I closed my eyes and saw space explode! It expanded and I saw entire suns and solar systems and galaxies form. Wherever I directed my attention, there I was; this was all mine. Planets and life formed. I watched entities leave their planets and explore other worlds. I panned out and saw the universe begin to contract in on itself. Beings started dying off from war or changing solar conditions. As the universe closed in on itself, no one but me was left to witness it.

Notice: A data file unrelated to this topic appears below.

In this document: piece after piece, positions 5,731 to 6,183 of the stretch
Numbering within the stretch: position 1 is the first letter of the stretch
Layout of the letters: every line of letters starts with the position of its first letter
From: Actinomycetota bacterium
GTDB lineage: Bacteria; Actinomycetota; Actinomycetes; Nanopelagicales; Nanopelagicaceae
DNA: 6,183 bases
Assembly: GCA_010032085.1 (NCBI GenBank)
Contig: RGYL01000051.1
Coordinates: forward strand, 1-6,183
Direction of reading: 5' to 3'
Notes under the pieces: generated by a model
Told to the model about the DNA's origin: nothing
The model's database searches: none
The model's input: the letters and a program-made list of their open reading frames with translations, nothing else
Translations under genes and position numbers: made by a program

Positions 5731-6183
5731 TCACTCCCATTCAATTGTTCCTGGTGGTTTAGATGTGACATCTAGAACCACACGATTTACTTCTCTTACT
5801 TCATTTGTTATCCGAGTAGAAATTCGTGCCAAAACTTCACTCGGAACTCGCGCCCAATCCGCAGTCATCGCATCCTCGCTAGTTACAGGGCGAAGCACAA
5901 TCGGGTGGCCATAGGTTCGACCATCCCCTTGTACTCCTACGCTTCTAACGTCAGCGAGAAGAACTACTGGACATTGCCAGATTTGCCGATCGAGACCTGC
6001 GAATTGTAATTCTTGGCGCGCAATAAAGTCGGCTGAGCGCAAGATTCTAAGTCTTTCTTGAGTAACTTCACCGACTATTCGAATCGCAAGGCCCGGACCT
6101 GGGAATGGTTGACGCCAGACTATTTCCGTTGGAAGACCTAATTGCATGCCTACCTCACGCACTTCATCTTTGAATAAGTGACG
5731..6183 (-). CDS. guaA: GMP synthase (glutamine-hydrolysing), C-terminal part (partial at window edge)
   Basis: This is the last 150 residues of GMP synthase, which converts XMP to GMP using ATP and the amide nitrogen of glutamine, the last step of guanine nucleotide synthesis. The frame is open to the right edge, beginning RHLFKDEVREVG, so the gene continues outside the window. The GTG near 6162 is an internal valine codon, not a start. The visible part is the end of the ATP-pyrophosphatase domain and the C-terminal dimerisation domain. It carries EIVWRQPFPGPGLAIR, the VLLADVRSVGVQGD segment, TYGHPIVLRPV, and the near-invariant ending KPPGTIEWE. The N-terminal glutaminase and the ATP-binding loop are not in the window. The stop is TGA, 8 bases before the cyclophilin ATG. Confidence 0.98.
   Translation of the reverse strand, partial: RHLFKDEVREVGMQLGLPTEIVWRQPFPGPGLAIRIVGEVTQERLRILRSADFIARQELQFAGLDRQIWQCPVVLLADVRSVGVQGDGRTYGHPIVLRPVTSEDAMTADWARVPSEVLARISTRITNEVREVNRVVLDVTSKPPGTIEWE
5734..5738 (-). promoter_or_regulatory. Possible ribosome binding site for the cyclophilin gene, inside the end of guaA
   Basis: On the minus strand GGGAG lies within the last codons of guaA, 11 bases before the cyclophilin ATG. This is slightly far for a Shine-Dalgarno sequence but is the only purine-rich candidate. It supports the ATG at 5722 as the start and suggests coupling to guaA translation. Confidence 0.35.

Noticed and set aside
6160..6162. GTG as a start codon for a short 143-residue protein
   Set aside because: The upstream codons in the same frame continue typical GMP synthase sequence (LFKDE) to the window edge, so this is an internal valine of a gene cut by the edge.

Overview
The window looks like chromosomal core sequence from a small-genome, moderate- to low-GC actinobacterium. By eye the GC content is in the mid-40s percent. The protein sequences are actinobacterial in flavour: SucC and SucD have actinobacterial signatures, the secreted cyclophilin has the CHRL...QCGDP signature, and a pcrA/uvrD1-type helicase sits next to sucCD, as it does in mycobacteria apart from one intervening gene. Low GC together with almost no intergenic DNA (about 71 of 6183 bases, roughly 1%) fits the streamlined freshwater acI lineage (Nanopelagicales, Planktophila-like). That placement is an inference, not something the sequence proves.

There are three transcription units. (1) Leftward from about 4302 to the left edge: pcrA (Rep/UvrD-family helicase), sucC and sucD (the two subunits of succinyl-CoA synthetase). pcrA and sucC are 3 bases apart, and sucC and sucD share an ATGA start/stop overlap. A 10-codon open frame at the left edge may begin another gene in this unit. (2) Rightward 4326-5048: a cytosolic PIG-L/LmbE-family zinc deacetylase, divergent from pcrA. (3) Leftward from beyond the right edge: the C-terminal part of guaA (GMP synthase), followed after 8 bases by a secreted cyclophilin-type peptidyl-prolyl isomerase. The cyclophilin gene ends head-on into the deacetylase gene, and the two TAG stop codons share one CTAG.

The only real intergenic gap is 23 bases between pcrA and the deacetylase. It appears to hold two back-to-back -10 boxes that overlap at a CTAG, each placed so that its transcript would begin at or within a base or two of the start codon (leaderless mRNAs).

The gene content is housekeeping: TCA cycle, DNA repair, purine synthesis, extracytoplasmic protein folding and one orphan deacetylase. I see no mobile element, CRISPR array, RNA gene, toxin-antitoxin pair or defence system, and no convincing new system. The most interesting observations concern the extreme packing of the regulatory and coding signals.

Somehow, I ended up back in that damn bed again. The girls were outside, and my other friend was on the couch reading a surfing magazine. The universe’s dimensions were contained within the space of the house (palace) and my friend and I the only being left in it. I use ”being” because we were two aspects of a unified whole that was split into two, for some reason. That’s not right, I thought, but how do we re-unify? Of course! My mind defaulted to what it’d known from its experiences as a human. I stoically, logically stood up from the bed and began to take off all my clothes. I remember looking at my totally nude self in the mirror, thinking, “Yes, this is a completely correct course of action,” and began walking the 30 or so feet to my blissfully unaware friend on the couch. He never looked up from his magazine, or even saw me coming. All of a sudden, I was standing in front of him naked as the day I was born, and I reached for the back of his head as if to institute “re-unification.” All he could say in his utter shock and surprise was, “Dude, it’s cool!”